Newspaper article The Record (Bergen County, NJ)

Garfield Rail Station in Need of Renewal

Newspaper article The Record (Bergen County, NJ)

Garfield Rail Station in Need of Renewal

Article excerpt

While most North Jerseyans battle highway traffic to reach work, Pete Thompson walks only a few blocks from his Garfield home to catch an NJ Transit train to his job in New York.

"It's so convenient," the Manhattan travel agent said as he surveyed the Spartan-looking Passaic Street rail station. "Too bad we're the forgotten stepchild."

Paper cups, cardboard scraps and fast-food bags swirled around him in a stiff January wind, but Pete looked past the litter and the fence separating the tracks to the westbound side of the Bergen line.

"We need a shelter on that side, but they took it away," he said. "There used to be a ticket machine there, too. But now you have to stand on this side to be sheltered from rain and snow to wait for bells to signal that the train's coming, then you run like hell across the tracks so you can board."

These recent setbacks suggest to commuters like Pete, and local politicians like Joe Delaney, that NJ Transit is letting the old station slip into oblivion the same way the feds closed a post office in this down-at-the-heels neighborhood a few years back. Delaney, Garfield's mayor, thinks he knows why.

"NJ Transit put a lot of money into the Plauderville station across town recently," he said. "They told us a few years ago that when that happened, it might not pay for them to keep two stations here."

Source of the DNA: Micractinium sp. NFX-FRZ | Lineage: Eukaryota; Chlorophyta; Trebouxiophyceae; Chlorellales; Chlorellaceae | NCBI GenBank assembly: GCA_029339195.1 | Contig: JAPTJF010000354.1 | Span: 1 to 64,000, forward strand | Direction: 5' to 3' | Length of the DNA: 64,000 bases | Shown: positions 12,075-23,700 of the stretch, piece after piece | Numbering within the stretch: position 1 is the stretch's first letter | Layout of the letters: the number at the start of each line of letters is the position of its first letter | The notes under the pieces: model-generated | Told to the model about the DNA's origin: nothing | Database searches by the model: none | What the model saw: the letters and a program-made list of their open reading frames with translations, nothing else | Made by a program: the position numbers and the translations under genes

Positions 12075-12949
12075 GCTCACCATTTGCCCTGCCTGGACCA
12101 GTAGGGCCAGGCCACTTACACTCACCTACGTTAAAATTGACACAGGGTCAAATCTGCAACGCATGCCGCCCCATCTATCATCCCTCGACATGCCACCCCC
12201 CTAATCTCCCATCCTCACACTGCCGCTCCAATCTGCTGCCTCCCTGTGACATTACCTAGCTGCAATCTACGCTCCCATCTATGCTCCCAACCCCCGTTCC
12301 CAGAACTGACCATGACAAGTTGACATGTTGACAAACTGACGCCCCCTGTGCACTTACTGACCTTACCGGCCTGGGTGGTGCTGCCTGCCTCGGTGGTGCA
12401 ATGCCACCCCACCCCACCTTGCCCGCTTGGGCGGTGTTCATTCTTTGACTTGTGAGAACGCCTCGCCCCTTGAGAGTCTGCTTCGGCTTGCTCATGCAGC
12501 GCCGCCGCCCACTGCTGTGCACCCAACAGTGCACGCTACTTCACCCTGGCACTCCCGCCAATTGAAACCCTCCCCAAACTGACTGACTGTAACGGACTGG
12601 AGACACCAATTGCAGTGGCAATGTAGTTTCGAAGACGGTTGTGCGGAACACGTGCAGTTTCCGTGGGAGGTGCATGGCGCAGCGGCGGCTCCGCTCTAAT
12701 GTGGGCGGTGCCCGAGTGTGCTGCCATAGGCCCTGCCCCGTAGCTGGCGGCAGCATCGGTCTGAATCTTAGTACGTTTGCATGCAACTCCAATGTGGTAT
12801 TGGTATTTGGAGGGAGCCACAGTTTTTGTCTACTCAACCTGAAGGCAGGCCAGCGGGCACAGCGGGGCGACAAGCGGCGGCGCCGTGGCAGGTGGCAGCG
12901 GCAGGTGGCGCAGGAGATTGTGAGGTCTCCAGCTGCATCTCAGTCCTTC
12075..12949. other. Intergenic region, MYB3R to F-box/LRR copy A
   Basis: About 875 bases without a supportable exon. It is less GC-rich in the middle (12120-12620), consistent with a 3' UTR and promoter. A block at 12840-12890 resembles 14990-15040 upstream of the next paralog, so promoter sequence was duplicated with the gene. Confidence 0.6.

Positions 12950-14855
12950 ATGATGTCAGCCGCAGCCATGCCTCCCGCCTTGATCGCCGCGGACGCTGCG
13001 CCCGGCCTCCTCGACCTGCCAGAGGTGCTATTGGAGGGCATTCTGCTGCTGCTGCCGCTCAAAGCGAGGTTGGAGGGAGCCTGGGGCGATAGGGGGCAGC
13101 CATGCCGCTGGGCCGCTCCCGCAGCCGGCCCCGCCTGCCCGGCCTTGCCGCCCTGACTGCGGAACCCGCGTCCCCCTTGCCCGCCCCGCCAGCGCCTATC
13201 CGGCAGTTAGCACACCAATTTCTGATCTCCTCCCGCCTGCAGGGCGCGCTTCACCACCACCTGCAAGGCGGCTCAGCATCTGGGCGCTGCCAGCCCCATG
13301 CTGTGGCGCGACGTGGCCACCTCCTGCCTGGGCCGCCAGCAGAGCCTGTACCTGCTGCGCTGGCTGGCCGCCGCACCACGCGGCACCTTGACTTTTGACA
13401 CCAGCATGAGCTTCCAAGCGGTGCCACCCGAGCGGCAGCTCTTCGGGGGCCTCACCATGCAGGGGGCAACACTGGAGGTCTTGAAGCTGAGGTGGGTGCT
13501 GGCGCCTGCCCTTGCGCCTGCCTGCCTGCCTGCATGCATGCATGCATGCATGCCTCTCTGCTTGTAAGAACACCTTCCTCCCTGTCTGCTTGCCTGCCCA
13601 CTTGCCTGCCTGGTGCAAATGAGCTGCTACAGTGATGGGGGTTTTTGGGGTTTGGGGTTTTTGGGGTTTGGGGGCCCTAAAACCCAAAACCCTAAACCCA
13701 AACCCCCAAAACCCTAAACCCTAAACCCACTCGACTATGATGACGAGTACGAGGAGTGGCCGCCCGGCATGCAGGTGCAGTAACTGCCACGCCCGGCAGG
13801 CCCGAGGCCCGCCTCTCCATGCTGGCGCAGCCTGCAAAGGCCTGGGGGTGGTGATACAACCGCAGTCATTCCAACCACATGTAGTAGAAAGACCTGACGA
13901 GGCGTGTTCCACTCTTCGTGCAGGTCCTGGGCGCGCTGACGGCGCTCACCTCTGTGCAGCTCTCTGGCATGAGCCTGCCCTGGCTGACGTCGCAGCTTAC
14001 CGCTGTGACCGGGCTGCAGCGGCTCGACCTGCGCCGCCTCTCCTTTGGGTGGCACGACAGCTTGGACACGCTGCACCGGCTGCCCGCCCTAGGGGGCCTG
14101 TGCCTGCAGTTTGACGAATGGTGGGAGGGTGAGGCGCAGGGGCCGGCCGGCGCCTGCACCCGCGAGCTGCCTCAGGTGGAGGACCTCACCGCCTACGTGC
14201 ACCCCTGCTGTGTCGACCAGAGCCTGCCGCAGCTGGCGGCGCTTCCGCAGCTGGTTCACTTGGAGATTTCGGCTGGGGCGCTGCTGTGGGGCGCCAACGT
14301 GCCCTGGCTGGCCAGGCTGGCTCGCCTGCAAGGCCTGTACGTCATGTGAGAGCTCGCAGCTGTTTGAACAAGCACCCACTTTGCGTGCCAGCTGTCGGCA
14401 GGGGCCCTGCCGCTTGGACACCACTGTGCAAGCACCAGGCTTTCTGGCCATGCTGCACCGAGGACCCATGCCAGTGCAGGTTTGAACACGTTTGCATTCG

NJ Transit spokeswoman Nancy Snyder said the agency "has no plans to abandon Passaic Street," but the mayor's theory makes some fiscal sense. Nearly $12 million was poured into Plauderville, including three lots filled with free parking spaces that now accommodate 266 cars. Average weekday passenger boardings leapt 21 percent to 450 in 2012. The Passaic Street station offers only street parking -- most of it with time limits.

So, why use the Passaic Street station if you can drive 1.2 miles to Plauderville?

"Because it's convenient for the people who live here," Pete said.

True. Convenient, local rail access keeps commuters out of cars and limits traffic congestion. But there are two other good reasons, said City Manager Tom Duch.

"We've had significant redevelopment on that side of the city in the last four years, including a Walmart Supercenter and an Applebee's restaurant, and we've just completed a planning study with the Bergen County Community Action Program that, if approved by the city council, would draw people there," Duch said. …

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